The Federal Energy Regulatory Commission (FERC) defines the Hazard Zone (the Area of High Consequence in technical terms) as the area close enough to an explosive hazard within which buildings ignite spontaneously.
The Hazard Zone of this pipeline is 1,115 feet on both sides of the pipeline. Should an explosion occur, there is virtually no chance of survival within the Hazard Zone.
The image to the right shows the aftermath of an explosion of a 30 inch Williams Pipeline in Appomattox, VA in 2008. The Atlantic Sunrise Pipeline is intended to be 42 inches at a pressure of 1500 psi or greater. Williams has never built a pipeline of this size and pressure before.
Williams’ Safety Record
Click here to view or download an abbreviated list of Williams’ safety issues and violations.
Abuse of Eminent Domain
Click here to view/download our Eminent Domain Trifold which contains basic information about the use of eminent domain and the rights of landowners.
The pipeline being proposed is a Commercial Transmission Line. It is not a distribution pipeline to serve customers directly. Williams wants to create a shortcut to export terminals, including Cove Point, MD.
Much of the gas to be transported in this pipeline is already contracted for export to India and Japan, where gas prices are 4 to 5 times higher than US prices. By shipping the gas overseas for larger profits, our domestic gas prices are likely to increase. Yet if FERC gives permission for this project, eminent domain would be utilized to take our private property for their corporate gain. Williams is not a public utility, this line is not a public necessity, and therefore should not qualify for eminent domain.
Active Mine Fires
The current route of the Atlantic Sunrise intersects the Cameron/Glen Burn Colliery, considered to be the largest man-made mountain in the world and composed entirely of waste coal. This site also includes a network of abandoned mines, three of which are actively burning (see map below).
The pipeline right-of-way is roughly a half-mile from the closest burning mine, Hickory Swamp. These mine fire data were sourced from a 1988 report by GAI Consulting Inc. The time frame for the spread of the mine fires is unknown, and dependent on environmental factors. Mine subsidence — when voids in the earth created by mines cause the surface of the earth to collapse — is another issue of concern. Routing the pipeline through this unstable area adds to the risk of constructing the pipeline through the Glen Burn region.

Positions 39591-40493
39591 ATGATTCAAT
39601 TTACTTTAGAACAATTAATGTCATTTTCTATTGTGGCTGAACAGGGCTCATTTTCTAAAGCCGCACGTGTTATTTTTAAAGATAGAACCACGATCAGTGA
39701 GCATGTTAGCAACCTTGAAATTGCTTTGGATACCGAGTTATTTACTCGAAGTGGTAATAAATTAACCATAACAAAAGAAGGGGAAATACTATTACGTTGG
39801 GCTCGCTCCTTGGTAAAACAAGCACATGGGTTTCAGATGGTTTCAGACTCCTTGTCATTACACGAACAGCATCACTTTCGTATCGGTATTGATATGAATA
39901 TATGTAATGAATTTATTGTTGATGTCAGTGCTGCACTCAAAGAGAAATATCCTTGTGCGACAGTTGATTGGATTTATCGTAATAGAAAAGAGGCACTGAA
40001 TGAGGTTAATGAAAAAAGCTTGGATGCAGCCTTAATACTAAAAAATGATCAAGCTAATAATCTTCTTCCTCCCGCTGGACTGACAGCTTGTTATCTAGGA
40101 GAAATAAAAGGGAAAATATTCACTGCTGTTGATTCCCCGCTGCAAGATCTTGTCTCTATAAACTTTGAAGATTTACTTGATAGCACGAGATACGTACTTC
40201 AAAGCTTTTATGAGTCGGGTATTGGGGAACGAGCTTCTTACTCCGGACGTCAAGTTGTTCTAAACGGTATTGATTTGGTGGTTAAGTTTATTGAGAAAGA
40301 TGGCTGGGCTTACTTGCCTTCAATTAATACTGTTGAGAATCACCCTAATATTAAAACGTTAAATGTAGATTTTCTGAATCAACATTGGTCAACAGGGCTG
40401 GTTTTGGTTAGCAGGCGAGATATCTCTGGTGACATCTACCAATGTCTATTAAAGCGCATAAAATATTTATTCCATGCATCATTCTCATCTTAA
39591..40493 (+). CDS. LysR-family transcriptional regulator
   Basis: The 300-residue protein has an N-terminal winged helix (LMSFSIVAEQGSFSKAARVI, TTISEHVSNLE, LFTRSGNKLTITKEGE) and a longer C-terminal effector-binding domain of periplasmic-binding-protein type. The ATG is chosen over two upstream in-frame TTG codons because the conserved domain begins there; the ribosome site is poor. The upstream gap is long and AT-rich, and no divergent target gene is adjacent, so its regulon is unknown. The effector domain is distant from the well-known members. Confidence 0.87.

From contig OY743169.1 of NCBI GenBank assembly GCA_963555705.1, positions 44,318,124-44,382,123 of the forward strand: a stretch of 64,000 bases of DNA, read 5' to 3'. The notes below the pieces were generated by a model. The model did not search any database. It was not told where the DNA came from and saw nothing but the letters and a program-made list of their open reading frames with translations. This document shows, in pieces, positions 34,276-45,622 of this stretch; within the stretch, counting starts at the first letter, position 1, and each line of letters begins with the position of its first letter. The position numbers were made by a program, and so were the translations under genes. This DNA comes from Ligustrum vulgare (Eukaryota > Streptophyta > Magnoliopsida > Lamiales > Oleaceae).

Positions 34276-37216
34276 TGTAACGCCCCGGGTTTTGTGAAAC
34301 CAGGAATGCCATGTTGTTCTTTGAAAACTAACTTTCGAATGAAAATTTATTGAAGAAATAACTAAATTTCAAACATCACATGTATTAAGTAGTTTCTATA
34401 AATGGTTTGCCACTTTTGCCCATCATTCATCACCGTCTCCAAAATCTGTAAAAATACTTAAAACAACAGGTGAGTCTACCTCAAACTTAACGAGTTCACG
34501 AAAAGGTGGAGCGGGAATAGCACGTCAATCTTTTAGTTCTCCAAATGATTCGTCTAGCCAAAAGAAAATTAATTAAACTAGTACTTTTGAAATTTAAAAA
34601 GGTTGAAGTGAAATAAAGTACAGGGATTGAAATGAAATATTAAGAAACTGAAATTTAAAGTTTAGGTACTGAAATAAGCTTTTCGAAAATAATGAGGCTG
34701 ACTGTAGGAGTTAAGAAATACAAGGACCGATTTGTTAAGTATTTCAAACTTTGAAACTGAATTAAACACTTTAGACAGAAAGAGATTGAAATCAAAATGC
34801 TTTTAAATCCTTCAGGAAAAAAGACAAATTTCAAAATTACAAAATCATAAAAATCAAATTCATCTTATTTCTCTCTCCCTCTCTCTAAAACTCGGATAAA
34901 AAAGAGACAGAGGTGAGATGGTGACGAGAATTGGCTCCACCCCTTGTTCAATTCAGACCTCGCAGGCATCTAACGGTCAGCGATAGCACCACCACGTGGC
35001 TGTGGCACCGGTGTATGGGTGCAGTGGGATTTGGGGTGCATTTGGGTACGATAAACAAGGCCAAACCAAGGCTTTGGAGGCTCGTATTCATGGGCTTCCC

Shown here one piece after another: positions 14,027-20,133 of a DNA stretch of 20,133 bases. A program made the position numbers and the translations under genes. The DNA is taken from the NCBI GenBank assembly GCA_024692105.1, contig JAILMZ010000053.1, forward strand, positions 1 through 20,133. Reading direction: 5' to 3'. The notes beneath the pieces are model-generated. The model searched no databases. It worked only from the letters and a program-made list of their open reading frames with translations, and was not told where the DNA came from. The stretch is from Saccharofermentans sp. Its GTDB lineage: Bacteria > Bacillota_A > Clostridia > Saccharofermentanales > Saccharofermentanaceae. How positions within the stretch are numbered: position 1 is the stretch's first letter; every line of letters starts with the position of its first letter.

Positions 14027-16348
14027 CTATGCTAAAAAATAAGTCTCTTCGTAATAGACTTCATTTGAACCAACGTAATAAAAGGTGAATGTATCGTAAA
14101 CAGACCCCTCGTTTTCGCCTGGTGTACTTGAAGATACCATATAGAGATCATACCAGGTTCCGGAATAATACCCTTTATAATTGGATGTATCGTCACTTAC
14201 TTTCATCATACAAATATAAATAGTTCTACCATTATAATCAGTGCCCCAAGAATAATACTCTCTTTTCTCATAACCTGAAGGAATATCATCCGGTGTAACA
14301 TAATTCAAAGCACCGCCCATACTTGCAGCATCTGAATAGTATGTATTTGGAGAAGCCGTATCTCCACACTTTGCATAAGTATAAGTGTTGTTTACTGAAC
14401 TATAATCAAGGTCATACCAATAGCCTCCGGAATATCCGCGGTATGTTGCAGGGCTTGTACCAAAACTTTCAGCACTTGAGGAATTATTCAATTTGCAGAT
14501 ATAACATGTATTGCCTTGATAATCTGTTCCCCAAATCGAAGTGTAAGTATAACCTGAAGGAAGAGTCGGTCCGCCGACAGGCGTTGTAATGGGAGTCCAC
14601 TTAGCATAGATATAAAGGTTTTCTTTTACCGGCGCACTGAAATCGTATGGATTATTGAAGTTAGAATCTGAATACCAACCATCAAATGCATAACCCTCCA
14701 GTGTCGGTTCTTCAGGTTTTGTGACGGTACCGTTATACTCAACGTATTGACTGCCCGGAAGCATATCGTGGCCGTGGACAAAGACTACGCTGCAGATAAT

Additional sources and accounts:
Community Talking Points
“Communities that are situated in the path of a proposed natural gas pipeline are
usually unaware of all the myriad issues that come with a pipeline. Gas companies
are not forthcoming on these topics as an educated public will at a minimum cause
the costs of installing and operating the pipeline to increase. In some cases,
environmental and operational questions have caused delays and cost increases
that have led to the abandonment of planned pipeline extensions 1 by the pipeline
company. In general, a community that is knowledgeable and is involved in the
pipeline permitting process is not something the pipeline companies encourage.
Communities that air the issues discussed here in advance of a pipeline being
imposed have some chance of avoiding the pipeline and will be in a better position
to negotiate for remediation or compensation on behalf of their constituents if the
pipeline becomes a reality.”
How to Intervene
Becoming an “intervener” identifies you as someone who may wish to dispute the decision if the Federal Energy Regulatory Commission issues a permit for the pipeline. For more information, click the link below.